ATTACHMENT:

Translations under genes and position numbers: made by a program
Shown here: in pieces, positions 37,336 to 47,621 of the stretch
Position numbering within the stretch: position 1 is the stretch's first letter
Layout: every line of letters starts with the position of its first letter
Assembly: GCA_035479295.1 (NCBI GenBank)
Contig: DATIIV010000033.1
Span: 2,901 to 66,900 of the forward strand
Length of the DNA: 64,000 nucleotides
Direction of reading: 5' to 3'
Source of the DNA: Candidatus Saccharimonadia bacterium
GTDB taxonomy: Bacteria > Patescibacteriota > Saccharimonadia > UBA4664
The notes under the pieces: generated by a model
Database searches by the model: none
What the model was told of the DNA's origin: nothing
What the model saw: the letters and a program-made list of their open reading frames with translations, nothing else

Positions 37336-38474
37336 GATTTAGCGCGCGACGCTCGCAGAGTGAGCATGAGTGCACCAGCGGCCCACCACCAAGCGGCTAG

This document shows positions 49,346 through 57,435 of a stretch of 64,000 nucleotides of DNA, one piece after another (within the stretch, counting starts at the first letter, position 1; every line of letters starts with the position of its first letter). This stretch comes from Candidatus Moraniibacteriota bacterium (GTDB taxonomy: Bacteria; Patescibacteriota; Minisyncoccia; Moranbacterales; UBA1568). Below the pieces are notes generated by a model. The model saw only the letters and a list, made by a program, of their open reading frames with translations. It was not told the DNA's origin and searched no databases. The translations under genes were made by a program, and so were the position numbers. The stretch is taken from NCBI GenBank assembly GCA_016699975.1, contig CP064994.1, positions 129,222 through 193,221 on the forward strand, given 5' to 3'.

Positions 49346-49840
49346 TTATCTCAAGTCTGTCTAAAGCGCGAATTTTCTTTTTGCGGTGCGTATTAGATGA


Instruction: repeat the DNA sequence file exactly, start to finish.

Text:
Translations under genes and position numbers: made by a program
Shown here: in pieces, positions 37,336 to 47,621 of the stretch
Position numbering within the stretch: position 1 is the stretch's first letter
Layout: every line of letters starts with the position of its first letter
Assembly: GCA_035479295.1 (NCBI GenBank)
Contig: DATIIV010000033.1
Span: 2,901 to 66,900 of the forward strand
Length of the DNA: 64,000 nucleotides
Direction of reading: 5' to 3'
Source of the DNA: Candidatus Saccharimonadia bacterium
GTDB taxonomy: Bacteria > Patescibacteriota > Saccharimonadia > UBA4664
The notes under the pieces: generated by a model
Database searches by the model: none
What the model was told of the DNA's origin: nothing
What the model saw: the letters and a program-made list of their open reading frames with translations, nothing else

Positions 37336-38474
37336 GATTTAGCGCGCGACGCTCGCAGAGTGAGCATGAGTGCACCAGCGGCCCACCACCAAGCGGCTAG

This document shows positions 49,346 through 57,435 of a stretch of 64,000 nucleotides of DNA, one piece after another (within the stretch, counting starts at the first letter, position 1; every line of letters starts with the position of its first letter). This stretch comes from Candidatus Moraniibacteriota bacterium (GTDB taxonomy: Bacteria; Patescibacteriota; Minisyncoccia; Moranbacterales; UBA1568). Below the pieces are notes generated by a model. The model saw only the letters and a list, made by a program, of their open reading frames with translations. It was not told the DNA's origin and searched no databases. The translations under genes were made by a program, and so were the position numbers. The stretch is taken from NCBI GenBank assembly GCA_016699975.1, contig CP064994.1, positions 129,222 through 193,221 on the forward strand, given 5' to 3'.

Positions 49346-49840
49346 TTATCTCAAGTCTGTCTAAAGCGCGAATTTTCTTTTTGCGGTGCGTATTAGATGA